Interior and exterior of the Lavra have been completely digitized -- including world-famous icons painted by Andrei Rublev
This article originally appeared at Pravmir
With the help of the Street View technology, the interior and exterior territories of the Lavra have been completely digitized. People all around the world are now able to make a virtual journey to the monastery and have a look inside its churches, examine world-famous icons painted by Andrei Rublev, and a silver shrine with the Holy Relics of the Venerable Sergius; and also to learn more about the construction and the development of the monastery after having visited this digital exhibition.
The Lenta.ru website has reported that Google has digitized hundreds of museums all around the world, including the Palace of Versailles, the State Hermitage, the Museum of Modern Art in New York, and the National Gallery of Australia in Canberra.
“We began this in 2011,” Luisella Matsa, Project Chairwoman of the Culture Academy, stated. “Back then there were only fourteen museums which participated in what is now the most famous project of the Culture Academy: the Google Art-Project. Now we have hundreds of partners in fifty countries. The main mission of Google is to make every piece of information available to all. The Culture Academy is a non-governmental project. All of our partners are non-governmental organizations: museums and other cultural institutions, which also put efforts into making culture internationally more desirable.”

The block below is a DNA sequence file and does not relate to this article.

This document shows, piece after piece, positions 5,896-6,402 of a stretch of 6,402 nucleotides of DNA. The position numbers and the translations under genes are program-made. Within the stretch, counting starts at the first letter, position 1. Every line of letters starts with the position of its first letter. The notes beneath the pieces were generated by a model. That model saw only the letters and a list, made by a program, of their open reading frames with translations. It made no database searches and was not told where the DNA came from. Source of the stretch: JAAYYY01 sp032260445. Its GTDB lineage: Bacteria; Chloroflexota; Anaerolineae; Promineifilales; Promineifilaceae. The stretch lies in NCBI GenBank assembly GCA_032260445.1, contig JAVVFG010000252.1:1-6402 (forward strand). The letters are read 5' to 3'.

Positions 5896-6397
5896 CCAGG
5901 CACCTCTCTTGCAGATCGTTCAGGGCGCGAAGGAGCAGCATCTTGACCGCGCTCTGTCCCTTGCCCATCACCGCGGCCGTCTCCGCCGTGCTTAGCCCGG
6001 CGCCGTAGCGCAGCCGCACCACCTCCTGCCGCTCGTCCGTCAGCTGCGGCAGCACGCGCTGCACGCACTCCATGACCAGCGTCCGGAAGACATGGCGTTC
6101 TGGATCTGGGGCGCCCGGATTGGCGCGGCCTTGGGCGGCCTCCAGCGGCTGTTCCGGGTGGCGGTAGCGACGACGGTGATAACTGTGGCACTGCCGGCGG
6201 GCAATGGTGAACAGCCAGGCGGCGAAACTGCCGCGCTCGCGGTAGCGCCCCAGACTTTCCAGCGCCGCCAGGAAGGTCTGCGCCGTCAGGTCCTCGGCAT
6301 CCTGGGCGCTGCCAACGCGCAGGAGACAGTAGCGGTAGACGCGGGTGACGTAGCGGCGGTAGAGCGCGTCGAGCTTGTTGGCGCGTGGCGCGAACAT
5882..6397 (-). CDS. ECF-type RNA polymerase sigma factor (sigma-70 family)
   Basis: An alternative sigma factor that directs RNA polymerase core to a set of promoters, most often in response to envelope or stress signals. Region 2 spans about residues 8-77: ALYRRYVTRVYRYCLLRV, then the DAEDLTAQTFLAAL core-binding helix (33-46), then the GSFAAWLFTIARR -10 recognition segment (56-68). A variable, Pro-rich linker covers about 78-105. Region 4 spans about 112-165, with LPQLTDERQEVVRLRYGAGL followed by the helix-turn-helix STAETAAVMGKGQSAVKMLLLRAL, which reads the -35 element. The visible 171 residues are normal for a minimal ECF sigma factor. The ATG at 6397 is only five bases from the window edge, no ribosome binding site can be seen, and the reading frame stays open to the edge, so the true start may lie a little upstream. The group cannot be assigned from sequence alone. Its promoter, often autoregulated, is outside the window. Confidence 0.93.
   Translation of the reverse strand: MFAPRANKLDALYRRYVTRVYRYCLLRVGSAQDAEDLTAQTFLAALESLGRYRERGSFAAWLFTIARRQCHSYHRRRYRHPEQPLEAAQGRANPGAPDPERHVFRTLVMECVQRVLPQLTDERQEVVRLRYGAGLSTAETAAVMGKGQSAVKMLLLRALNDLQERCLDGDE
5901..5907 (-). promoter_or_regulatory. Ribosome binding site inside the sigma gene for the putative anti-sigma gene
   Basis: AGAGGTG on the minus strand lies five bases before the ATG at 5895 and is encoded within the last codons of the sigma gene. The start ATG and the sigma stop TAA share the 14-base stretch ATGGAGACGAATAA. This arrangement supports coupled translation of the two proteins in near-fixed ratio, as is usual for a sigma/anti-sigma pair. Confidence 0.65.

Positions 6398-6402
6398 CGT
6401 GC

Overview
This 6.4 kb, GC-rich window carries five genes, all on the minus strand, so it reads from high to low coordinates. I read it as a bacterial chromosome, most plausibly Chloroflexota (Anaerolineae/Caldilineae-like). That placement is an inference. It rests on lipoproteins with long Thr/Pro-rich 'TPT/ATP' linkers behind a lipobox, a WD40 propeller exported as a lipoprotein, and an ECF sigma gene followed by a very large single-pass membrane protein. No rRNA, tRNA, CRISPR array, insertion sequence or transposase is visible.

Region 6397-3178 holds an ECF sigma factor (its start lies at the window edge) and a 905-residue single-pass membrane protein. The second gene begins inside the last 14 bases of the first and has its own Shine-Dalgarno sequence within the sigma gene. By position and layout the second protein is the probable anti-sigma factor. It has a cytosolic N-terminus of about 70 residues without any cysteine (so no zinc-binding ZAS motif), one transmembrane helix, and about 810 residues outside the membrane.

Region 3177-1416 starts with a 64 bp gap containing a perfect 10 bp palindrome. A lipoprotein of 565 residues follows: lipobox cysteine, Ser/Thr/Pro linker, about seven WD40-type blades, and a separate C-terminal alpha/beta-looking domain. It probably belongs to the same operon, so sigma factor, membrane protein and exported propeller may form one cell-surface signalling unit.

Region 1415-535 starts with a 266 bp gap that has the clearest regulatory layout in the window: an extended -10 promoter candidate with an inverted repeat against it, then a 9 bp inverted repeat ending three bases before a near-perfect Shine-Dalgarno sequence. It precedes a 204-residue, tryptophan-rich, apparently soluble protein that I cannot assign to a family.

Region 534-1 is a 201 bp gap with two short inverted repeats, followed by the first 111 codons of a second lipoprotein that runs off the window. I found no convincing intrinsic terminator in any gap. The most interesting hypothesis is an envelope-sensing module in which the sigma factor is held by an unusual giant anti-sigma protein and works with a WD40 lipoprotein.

The State Hermitage Museum was one of the first to take part in the Google Art-Project. Only recently a joint project with the largest literature museums has been implemented. Those museums are the State Literature Museum, the Pushkin Museum, the Mayakovsky Museum, the Bulgakov Museum, and others. Eight museums are now available to Internet users around the world. With the help of the “Literary Moscow” interactive map, everyone is able to learn about places associated with the above mentioned writers all by themselves.